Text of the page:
Growing up in Texas was hot.... like really hot... as in I owned a T-shirt that stated, "I survived the 1980 Texas heat wave." That was the year we had 42 consecutive days with a high temperature over 100 and reached an all-time high of 113. I went to Girl Scout camp for a couple of summers on Lake Texoma (the lake breeze being the only thing that made those platform tents tolerable) until my mom declared it was simply too hot to go to camp in Texas. The next year, she started sending me to Camp Illahee in the mountains of North Carolina for five weeks each summer. That was back when unaccompanied minors on summer flights were the norm. It was pre-9/11 and before the advent of helicopter parenting, so kids flew alone to visit grandma, stay with cousins, or go to camp. I would hop on a flight in Dallas with 8-10 other kids heading to camp in North Carolina. We would fly to Charlotte where we would change planes for the short flight to Asheville. Looking back, I feel so sorry for the flight attendants (or I'm sure they were called stewardesses back then) on that flight from Charlotte to Asheville. Campers from all over the country converged in Charlotte, and then we all took that same flight to Asheville. Can you imagine being the flight attendant on a flight that was 90% unaccompanied minors? As you watched the baggage being loaded onto the plane, it was footlocker after footlocker after sleeping bag after duffel bag. They must have hated those flights.
I loved my summers at Illahee. I made friends who I still keep in touch with to this day. Don't I look like someone straight out of Hayley Mills' cabin in the movie The Parent Trap in my Sunday white uniform?
We wore whites on Sundays and blues on Saturdays and for trips out of camp. This photo was taken at the Biltmore.
Some of my fondest childhood memories are from camp - the hike up to Mount LeConte Lodge, rafting the Nantahala, organizing Surprise Day as a CIT, fried chicken and Biltmore ice cream for lunch on Sundays, the dances at the boys' camp, Camp Deerwoode, taking woodworking, weaving, riflery, synchronized swimming, diving, lifesaving, rappelling, and canoeing. When Addie asks me to sing to her at bedtime, she gets campfire songs from Illahee.
I always knew that if I ever had a girl, she would spend her summers at Illahee. Then... I grew up. I had not one but THREE girls, and discovered that the 3-4 week long sessions at Illahee are prohibitively expensive, especially times three. Also, sessions that long don't work out so well with a year-round school schedule. Neither our budget nor our schedule could make that dream happen, so off to Girl Scout camp they went. I'm not knocking Girl Scout camps. They are great for what they are - fun, affordable camps, with limited amenities and activities. My girls have enjoyed Girl Scout camp, but every year when we would drop them off or pick them up, I couldn't help but feel like they were missing out. It just isn't the same experience that you get at a bigger camp with a long history of traditions, (Illahee opened in 1921.) and campers who return to the same session year after year.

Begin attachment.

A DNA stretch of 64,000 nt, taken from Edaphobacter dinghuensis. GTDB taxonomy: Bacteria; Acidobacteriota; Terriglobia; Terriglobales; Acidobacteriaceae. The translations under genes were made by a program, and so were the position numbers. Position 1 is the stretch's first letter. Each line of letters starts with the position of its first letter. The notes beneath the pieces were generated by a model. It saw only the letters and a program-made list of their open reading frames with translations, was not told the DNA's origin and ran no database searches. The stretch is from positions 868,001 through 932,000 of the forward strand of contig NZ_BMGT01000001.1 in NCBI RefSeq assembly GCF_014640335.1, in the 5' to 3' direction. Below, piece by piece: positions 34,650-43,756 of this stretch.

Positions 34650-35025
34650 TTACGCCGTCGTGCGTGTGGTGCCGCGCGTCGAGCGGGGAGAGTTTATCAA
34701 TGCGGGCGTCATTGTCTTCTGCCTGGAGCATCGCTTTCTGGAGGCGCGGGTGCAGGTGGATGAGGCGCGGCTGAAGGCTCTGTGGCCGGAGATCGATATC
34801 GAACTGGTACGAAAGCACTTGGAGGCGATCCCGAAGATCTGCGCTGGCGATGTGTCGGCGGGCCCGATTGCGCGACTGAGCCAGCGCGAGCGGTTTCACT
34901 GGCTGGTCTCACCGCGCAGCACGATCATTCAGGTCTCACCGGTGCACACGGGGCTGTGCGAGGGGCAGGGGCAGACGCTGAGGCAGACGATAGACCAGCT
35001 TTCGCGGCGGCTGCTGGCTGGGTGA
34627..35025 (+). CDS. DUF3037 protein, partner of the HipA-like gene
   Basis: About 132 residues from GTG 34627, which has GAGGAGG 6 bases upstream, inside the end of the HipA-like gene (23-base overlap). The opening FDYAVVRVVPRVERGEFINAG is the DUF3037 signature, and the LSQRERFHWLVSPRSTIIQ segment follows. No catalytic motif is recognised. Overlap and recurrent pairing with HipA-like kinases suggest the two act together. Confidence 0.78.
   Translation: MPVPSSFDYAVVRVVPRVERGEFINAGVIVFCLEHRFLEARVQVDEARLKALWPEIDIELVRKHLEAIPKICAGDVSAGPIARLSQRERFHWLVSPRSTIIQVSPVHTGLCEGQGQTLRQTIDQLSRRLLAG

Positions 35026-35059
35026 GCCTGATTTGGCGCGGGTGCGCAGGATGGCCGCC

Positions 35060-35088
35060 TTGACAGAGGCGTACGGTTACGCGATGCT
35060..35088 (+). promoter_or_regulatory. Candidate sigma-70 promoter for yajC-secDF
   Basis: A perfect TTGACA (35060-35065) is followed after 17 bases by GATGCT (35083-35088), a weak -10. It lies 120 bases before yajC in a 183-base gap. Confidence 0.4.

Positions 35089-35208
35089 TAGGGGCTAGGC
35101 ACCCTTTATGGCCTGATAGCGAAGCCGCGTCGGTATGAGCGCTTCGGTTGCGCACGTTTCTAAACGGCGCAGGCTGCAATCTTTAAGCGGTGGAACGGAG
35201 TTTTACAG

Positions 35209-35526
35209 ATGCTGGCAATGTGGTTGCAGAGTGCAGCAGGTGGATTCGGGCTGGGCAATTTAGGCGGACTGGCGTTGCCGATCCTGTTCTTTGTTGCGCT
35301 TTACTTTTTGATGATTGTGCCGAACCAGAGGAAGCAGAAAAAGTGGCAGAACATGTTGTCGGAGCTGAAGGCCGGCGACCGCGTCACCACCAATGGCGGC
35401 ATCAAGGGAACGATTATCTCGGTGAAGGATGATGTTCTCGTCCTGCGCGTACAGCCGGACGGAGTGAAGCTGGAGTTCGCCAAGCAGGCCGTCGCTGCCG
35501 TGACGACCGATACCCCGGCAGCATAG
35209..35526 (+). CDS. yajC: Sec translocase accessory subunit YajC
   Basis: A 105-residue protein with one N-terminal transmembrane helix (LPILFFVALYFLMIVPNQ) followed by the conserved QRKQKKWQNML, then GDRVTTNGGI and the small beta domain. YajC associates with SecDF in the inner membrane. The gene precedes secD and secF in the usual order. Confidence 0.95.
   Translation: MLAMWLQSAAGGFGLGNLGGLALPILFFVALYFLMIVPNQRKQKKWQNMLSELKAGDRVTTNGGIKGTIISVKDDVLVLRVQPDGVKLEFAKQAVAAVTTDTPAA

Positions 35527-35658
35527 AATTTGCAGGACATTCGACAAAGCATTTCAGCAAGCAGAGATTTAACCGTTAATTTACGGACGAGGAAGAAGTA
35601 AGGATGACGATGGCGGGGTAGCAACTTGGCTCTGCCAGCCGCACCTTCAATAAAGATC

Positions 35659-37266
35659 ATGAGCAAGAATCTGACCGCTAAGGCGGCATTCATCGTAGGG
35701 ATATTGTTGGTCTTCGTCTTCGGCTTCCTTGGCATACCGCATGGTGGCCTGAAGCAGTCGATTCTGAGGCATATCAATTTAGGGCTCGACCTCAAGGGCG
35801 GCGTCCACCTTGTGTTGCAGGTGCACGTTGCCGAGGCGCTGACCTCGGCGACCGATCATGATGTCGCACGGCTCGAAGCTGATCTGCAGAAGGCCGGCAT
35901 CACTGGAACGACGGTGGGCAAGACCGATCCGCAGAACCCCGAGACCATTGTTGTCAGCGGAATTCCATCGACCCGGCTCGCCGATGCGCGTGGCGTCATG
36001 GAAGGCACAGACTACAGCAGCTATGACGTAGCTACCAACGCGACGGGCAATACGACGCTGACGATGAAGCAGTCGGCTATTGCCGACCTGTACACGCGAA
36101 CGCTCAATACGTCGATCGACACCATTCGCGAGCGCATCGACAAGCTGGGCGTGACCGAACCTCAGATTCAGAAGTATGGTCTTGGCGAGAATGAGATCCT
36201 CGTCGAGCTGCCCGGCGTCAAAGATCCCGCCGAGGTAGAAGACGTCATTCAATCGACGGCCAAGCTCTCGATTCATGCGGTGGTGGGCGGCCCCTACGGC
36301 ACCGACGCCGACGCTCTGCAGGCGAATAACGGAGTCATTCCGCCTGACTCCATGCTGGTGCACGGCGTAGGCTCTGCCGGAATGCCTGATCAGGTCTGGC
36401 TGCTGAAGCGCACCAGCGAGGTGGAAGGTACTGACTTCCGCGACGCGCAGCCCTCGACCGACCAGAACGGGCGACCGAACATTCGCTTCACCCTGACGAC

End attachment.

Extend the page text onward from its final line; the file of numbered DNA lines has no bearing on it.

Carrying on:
This year, we decided to try something different, Camp Cheerio, a YMCA camp. It has been around for 60 years, is priced about halfway between Girl Scout camp and Illahee, and seemed to offer the type of camp experience I had been wanting to find.
As we sat in the long line of cars to get into camp that first day with the windows open enjoying the cool mountain air, I think I was just as excited as Elise and Nina.
It all just felt right. We hadn't even gotten out of the car yet, and I knew they were going to have a great week.
Even the slide going into the lake looked just like the one at Illahee.
As we drove into camp we were greeted everywhere by counselors waving and yelling, "Welcome to Cheerio!" We got the girls checked into their cabins. (How cool are the bright colored footlockers these days? I don't think there was any option other than black when I was a camper.)
Pop culture decorating the cabin doors still seems to be going strong.. Ms. Pacman from the 80's to Taylor Swift now.
We dropped off their medicine, bought the requisite camp sweatshirts, hugged them good-bye, and left knowing they were going to have an amazing time creating camp memories to last a lifetime.
Every smiling picture we saw from camp during the week confirmed that they were having a ball.
The perfectly posed cabin photo even reminded me of the unit pictures we always took at Illahee.